Patna: Chief Minister Nitish Kumar lost his temper on Wednesday when Bharatiya Janata Party (BJP) MLAs tried to corner his government inside the Bihar Assembly over the Chhapra poisoning deaths.
,What happened to you? Tum log bhi sath thhe. Ab tum log bhi sharabi ho gaye. Nahi bardast karnge. Bahar nikalo inko (What happened? You guys were also [when anti-liquor laws were enforced in 2016], You all have become drunkards. I will not tolerate it. Throw them out),” Nitish shouted at the BJP MLAs gathered inside the well of the House.
Leader of Opposition Vijay Kumar Sinha demanded an apology from Nitish for using objectionable language inside the House. When the CM refused to relent, the BJP boycotted the proceedings and later staged a protest outside the assembly against the police “nexus” and bootlegging.
Incidentally, Sinha himself had to face the wrath of the chief minister in March.interferingWith the investigation into the Lakhisarai case, in which two persons were sent to jail for flouting Covid protocols.
The CM had accused Sinha, the then Speaker of the Bihar Legislative Assembly, of “violating the Constitution”. Nitish’s Janata Dal (United) and the BJP were then sharing power in the state.
In the present case, the JD(U) chief’s outburst sent shockwaves even to members of his ally Rashtriya Janata Dal (RJD). “It was an unfortunate incident. It is the role of the opposition to raise public concerns,” RJD MLA Sudhakar Singh told ThePrint.
Opposition MLA Arun Kumar was less lenient in his observation. The BJP MLA told ThePrint, “The language used by CM Nitish Kumar is a result of his frustration about losing the election battle and playing second fiddle to Tejashwi Yadav.”
resentment is not new
This is not the first time that Nitish has lost his temper while dealing with his rivals inside and outside the assembly.
On November 27, 2020, the Chief Minister of Bihar came under fire after the then Leader of Opposition Tejashwi Yadav attacked him for the second consecutive day in the Assembly.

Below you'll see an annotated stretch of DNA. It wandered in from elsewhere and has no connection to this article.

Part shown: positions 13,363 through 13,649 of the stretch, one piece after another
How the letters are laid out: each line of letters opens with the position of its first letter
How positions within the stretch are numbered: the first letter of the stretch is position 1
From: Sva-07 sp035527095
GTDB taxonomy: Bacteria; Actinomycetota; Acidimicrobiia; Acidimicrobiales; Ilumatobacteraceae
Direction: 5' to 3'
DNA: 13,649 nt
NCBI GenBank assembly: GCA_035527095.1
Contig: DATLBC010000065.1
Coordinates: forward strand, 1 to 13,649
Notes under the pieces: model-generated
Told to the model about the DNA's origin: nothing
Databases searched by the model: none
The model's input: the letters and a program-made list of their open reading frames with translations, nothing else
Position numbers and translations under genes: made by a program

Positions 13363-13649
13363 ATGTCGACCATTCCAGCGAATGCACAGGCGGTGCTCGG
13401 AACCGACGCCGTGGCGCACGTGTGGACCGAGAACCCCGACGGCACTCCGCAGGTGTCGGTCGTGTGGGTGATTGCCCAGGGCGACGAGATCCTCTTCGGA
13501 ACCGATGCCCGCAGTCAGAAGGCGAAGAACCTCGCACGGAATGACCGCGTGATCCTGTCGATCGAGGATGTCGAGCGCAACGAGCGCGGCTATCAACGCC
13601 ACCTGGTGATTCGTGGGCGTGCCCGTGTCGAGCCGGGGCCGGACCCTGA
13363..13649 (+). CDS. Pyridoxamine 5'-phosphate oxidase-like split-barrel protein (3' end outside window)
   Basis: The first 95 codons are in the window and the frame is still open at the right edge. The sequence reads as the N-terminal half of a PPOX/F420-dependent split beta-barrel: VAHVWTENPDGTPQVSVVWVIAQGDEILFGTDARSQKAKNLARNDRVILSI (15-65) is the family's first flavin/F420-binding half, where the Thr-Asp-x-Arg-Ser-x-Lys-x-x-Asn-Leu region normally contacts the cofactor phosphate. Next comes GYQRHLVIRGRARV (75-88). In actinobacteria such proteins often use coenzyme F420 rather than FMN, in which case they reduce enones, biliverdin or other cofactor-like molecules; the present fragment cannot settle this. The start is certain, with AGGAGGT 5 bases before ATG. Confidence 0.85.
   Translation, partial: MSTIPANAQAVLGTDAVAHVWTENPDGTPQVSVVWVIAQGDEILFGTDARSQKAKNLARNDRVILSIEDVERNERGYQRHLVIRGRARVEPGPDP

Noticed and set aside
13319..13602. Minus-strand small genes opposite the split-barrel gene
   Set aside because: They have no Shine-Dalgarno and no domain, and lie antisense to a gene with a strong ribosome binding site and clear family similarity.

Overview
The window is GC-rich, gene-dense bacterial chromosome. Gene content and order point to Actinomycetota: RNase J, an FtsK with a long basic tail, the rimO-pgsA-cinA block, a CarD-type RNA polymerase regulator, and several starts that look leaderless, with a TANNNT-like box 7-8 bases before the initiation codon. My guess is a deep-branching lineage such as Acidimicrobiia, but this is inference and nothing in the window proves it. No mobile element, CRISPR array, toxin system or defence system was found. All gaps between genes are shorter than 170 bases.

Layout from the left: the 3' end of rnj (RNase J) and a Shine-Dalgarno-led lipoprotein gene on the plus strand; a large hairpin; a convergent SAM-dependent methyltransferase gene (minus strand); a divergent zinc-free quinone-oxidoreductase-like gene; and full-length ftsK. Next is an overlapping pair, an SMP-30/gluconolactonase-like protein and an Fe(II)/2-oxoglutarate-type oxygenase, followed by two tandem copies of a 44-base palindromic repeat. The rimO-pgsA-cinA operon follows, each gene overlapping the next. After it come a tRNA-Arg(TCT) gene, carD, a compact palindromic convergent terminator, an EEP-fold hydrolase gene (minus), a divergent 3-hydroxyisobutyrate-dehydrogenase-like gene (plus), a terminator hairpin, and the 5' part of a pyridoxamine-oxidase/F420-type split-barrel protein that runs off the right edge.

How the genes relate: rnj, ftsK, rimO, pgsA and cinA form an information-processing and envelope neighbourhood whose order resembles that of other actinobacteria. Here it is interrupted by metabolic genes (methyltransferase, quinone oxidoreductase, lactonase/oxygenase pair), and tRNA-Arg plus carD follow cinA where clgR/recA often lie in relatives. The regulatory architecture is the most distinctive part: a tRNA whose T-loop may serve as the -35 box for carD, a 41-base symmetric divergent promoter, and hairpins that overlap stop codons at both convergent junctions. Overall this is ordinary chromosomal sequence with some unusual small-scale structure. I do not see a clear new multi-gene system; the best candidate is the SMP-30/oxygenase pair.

,Yeh khali jhooth bolta hai (He only lies),” Nitish shouted in the assembly. “I keep listening because he (Tejashwi) is a friend’s son who is like a brother to me. I do not say anything. Who made his father the leader of the Legislature Party? Who made him the deputy CM?”
In March, Nitish attacked RJD MLC Sunil Singh, president of a cooperative, when he opposed the government’s response to procurement of food grains from farmers. “I know about you and your deeds. I will expose it,” said the CM.
Later, RJD MLA Mukesh Roshan entered the assembly with a stethoscope in hand, saying he wanted to examine the CM as he was “concerned about” hisblood pressure,
Nitish stopped his speech while campaigning for Chandrika Rai at a rally two years ago The middle path When he heard the slogans of ‘.Lalu Zindabad, ,How are you, how are you, how are you (What are you saying, what are you saying, what are you saying)” Nitish roared.
The spate of flare-ups in recent years is a departure from Nitish’s image – a politician who stuck to civilized language and, more importantly, never lost his temper in public. In 2006, the then Lok Sabha Speaker Somnath Chatterjee Nitish was described as a role model for the legislators on how to conduct themselves inside the House.
“But that was 2005 when Nitish was a senior ally in the NDA. He even joined hands with BJP in 2010 despite BJP having 115 MLAs against 91. The insecurity started in 2015 when the JD(U) won just 71 seats and the RJD emerged as the senior partner (in the grand alliance) with 80 MLAs. In 2020, his party finished third with just 43 MLAs, while the BJP got 75. Even today, his party has 45 MLAs against the RJD’s 79,” former Bihar deputy CM Sushil Kumar Modi told ThePrint.
Nitish’s close friend Sushil Modi once remarked that this is very difficult To read the mind of the CM.
He said, ‘Nitish ji is no longer the person who was in 2005. He sees his end drawing near. I am not surprised that he declared Tejashwi Yadav as his successor. During the last one year, he has lost his temper in public several times. This had not happened before.
(Edited by Tony Rae)